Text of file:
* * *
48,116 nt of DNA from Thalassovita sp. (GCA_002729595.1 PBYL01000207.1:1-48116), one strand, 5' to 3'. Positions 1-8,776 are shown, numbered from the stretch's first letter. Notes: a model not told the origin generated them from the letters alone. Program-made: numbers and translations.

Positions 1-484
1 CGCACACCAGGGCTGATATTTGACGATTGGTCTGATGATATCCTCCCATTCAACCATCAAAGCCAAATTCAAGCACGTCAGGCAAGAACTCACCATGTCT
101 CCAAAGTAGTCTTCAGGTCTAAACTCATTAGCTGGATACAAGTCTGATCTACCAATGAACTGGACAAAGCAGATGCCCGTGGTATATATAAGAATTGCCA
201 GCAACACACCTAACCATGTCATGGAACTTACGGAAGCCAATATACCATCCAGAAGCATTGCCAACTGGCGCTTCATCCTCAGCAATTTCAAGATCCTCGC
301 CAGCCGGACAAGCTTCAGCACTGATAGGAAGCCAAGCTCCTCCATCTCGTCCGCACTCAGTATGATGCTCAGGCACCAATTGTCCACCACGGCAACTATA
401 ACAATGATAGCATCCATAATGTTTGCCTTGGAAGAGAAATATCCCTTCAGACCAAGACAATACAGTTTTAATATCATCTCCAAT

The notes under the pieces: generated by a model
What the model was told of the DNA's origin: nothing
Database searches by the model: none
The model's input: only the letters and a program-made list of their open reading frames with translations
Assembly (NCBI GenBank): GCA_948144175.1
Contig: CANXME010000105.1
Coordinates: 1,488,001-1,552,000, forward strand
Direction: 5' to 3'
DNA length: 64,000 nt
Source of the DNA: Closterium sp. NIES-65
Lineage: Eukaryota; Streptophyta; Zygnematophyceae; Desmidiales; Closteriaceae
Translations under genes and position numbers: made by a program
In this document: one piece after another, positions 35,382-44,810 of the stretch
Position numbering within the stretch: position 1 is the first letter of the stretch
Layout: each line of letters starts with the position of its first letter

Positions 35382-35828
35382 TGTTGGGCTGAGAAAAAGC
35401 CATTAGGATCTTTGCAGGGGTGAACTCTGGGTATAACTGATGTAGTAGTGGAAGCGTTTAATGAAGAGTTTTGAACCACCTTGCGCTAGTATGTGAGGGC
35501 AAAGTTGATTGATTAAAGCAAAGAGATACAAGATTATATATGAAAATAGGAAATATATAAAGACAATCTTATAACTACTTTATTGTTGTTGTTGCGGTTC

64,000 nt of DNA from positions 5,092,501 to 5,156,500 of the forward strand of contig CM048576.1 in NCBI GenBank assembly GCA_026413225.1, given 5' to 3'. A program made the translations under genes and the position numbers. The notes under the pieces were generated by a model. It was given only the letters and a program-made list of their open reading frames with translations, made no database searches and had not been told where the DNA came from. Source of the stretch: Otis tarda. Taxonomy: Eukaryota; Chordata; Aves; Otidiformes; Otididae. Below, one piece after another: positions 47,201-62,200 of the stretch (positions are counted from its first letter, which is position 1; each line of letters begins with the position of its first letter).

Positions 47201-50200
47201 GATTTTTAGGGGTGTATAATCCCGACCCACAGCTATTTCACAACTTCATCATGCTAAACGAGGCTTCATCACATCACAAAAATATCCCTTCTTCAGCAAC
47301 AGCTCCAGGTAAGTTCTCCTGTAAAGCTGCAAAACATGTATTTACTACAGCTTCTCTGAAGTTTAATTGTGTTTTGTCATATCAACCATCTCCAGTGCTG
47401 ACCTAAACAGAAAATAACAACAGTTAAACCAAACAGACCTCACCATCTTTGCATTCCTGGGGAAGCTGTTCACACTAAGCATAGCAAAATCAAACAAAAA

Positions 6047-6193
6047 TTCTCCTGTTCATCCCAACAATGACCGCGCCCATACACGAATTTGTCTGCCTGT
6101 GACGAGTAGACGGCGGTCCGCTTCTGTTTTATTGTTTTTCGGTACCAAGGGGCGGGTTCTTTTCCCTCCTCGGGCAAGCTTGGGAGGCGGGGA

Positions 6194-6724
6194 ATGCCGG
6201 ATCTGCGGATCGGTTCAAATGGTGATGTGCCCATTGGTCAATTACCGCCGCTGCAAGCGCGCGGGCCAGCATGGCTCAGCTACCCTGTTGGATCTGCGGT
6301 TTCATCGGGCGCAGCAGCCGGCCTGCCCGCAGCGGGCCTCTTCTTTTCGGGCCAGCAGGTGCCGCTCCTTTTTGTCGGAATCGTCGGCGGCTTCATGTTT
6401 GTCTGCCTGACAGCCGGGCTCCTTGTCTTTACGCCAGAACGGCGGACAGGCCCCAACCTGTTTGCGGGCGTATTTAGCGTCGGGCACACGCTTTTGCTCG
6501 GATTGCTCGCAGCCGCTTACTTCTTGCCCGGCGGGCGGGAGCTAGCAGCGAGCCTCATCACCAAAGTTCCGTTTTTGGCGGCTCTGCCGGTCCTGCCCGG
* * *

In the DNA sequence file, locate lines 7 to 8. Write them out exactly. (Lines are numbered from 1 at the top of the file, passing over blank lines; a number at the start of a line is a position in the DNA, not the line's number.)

401 ACAATGATAGCATCCATAATGTTTGCCTTGGAAGAGAAATATCCCTTCAGACCAAGACAATACAGTTTTAATATCATCTCCAAT

The notes under the pieces: generated by a model